Blog 106: How I Am Using A Bullet Journal To Help Me Write!

October 26, 2020

You may have heard of and seen a bullet journal by now, but just in case you haven’t…. ‘A bullet journal is a method of personal organization developed by designer Ryder Carroll. The system organizes scheduling, reminders, to-do lists, brainstorming, and other organizational tasks into a single notebook.’

Bullet journals have grown in popularity over the last several years and vary in design. Some are artistic and colourful, others are minimalistic. You can use them for anything and everything, and they can help you keep track of your personal goals, such as regular exercise. Whether you’re a student organising your revision, or an office assistant trying to organise your schedule and health, or a business owner trying to keep on top of all the things that need to be done, everyone can benefit from using a bullet journal.

You can use a journal that has been specifically made for bullet journaling, or you can use any type of notebook. You can split up your schedule by months, weeks and days. Look up ‘bullet journal’ on Pinterest or Google to get some ideas. If the bright colours and full pages seem too daunting then you can look up ‘minimalist bullet journal’, like I did.

I decided last week that it would be helpful for me to do my own version of a bullet journal. I decided I would use it to schedule my days working from home and to keep track of exercise, my writing, and use it to motivate me to go on daily walks. I started this process by writing my future long term goals on one page and then broke these down by writing my monthly goals on a second page, and finally writing my weekly goals on a third page.

Tip: If you’re working on a big project then try to break it down into smaller steps and put them in order of priority.

I took two pages side by side and on one side made four rectangle boxes where I wrote down the four days I spend working from home. In these boxes I included the day, date, an hourly time bar from 8am through to 5pm and wrote underneath these times what I wanted to do/achieve on that particular day. Some people like to use a full page for one day, especially if they have lots of things they need to keep track of. On the other page I wrote my goals and drew a ‘Writing bar’ to colour in, so I can track how many words I write for that particular week. I used another style of chart with seven circles to track my daily exercise. I drew two little envelopes to track the number of blogs I want to write and I drew four boots to track the days I go for a 30 minute walk. All of these things I have to colour in once I have completed the task. I use highlighters for this purpose.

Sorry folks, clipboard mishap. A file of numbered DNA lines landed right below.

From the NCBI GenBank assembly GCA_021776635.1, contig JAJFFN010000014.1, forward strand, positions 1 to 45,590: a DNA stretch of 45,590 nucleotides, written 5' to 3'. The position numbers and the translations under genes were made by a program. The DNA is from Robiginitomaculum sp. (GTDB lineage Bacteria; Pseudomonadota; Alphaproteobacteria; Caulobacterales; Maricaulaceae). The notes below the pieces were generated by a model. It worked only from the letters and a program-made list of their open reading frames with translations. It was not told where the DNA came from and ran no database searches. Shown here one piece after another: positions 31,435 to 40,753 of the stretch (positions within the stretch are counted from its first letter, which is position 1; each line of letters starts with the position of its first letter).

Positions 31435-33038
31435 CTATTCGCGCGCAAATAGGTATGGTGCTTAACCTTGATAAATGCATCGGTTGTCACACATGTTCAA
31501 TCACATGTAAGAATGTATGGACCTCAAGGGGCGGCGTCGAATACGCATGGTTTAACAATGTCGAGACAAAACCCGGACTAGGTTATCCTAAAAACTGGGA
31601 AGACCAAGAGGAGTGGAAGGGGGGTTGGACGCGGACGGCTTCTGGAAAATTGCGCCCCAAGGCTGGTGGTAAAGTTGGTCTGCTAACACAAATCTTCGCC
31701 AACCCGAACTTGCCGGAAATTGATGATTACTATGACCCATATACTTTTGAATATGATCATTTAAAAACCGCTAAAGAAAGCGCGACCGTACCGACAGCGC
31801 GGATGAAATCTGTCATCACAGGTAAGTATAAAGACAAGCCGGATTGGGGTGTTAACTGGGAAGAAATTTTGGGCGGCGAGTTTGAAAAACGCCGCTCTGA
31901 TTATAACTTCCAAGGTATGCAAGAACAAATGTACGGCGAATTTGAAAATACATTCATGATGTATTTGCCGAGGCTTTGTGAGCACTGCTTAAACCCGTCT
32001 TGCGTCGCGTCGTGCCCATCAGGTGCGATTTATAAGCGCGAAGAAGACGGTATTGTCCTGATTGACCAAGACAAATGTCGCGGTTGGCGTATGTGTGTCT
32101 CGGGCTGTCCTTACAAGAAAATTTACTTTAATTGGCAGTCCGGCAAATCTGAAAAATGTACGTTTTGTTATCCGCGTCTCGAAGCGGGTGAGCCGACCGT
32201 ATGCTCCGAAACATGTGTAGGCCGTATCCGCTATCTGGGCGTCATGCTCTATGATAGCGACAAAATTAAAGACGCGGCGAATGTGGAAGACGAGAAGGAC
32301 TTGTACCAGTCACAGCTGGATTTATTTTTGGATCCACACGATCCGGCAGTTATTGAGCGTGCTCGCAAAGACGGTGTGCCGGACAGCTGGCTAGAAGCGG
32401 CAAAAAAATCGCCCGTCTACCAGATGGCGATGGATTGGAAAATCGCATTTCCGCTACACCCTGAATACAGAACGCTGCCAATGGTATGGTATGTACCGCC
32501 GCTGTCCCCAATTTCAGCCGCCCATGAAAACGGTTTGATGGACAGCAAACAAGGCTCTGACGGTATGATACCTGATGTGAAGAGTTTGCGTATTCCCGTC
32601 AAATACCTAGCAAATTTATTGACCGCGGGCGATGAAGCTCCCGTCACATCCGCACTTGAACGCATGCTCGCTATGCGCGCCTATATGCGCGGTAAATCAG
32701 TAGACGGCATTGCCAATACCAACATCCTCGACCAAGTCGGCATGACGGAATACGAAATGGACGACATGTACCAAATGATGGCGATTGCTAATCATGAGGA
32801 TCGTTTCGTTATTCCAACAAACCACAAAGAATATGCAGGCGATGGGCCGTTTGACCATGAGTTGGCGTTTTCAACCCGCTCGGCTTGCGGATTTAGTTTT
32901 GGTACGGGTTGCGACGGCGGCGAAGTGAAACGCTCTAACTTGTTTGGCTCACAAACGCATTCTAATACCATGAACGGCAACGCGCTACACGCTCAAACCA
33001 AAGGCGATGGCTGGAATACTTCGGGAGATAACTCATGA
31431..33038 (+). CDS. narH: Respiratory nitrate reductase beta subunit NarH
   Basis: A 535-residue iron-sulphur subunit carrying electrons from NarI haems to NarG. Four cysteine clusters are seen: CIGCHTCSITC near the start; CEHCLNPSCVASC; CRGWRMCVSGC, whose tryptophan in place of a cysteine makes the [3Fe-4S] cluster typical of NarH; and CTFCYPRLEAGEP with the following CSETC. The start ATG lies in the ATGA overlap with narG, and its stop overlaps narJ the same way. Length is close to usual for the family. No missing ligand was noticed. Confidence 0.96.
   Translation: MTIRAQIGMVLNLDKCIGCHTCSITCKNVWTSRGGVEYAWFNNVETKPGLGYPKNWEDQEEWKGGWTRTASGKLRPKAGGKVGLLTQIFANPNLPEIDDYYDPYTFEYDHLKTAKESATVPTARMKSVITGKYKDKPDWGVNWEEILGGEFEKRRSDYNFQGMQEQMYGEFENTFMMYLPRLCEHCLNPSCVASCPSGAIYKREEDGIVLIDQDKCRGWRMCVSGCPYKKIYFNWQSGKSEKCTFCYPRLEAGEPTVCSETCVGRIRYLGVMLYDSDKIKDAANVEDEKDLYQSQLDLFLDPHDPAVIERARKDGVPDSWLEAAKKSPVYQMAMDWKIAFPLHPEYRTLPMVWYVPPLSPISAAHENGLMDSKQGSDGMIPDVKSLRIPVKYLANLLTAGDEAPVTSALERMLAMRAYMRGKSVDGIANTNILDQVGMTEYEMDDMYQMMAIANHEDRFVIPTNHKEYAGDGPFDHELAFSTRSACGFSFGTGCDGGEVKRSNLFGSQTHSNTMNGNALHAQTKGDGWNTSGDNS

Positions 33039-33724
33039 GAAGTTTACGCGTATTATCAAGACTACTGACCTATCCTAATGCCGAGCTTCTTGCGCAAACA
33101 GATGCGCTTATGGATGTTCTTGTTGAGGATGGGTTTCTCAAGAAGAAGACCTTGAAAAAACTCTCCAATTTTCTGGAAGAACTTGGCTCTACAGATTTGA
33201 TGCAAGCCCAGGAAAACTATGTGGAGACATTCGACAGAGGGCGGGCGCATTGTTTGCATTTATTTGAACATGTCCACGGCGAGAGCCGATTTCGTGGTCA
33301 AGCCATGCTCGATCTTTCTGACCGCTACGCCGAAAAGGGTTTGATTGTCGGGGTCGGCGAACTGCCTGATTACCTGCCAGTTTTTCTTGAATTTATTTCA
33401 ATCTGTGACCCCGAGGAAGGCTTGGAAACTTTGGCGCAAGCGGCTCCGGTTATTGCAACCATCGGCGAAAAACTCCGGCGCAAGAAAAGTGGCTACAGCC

Before you go, Oh no! I can’t draw a boot or an envelope, you can just simply use boxes or draw ticks or crosses to signify that you have completed one of your daily/weekly goals. It doesn’t really matter how you do it. With the extra space I had left over I drew two boxes, one where I write down things that I am grateful for and the second to mark any extra accomplishments I achieve in that week. Being a negatively minded person, I have realised it is important for me to identify the things I do right and to be grateful for the little things. Changing your mindset helps a lot when you want to achieve your goals and ambitions.

Tip: You don’t need to do anything too complicated or fancy when tracking your daily goals, a simple tick will suffice.

I am aiming to write 10,000 words a week, and having a bar split up in one thousandths that I can colour in, helps me to see my progress and motivate me to write more. It is oddly satisfying being able to colour in my charts and know that I have done something that I have been wanting to do for awhile. It gives me a sense of achievement and lets me know that I am on the right track for my goals.

My working life is flexible though, so I know that some days I won’t be able to do everything I want to do and some days I just won’t feel up for it, but that’s OK. The idea is to motivate you to get you moving in the right direction. It’s not the end of the world if you miss a day of exercise or you don’t quite reach your intended word count. You may find that you end up doing more the following week anyways. Of course not everyone has a flexible working life, but then that is why you should put your goals and to-do list in order of priority.

I hope this post has given you some ideas and shown you some insight into how bullet journaling may benefit you too. Just remember, you don’t need to keep track of everything, especially if you already do things in your daily and weekly routines. It is more important to focus on your time management, your priorities, and the things you are likely to forget about.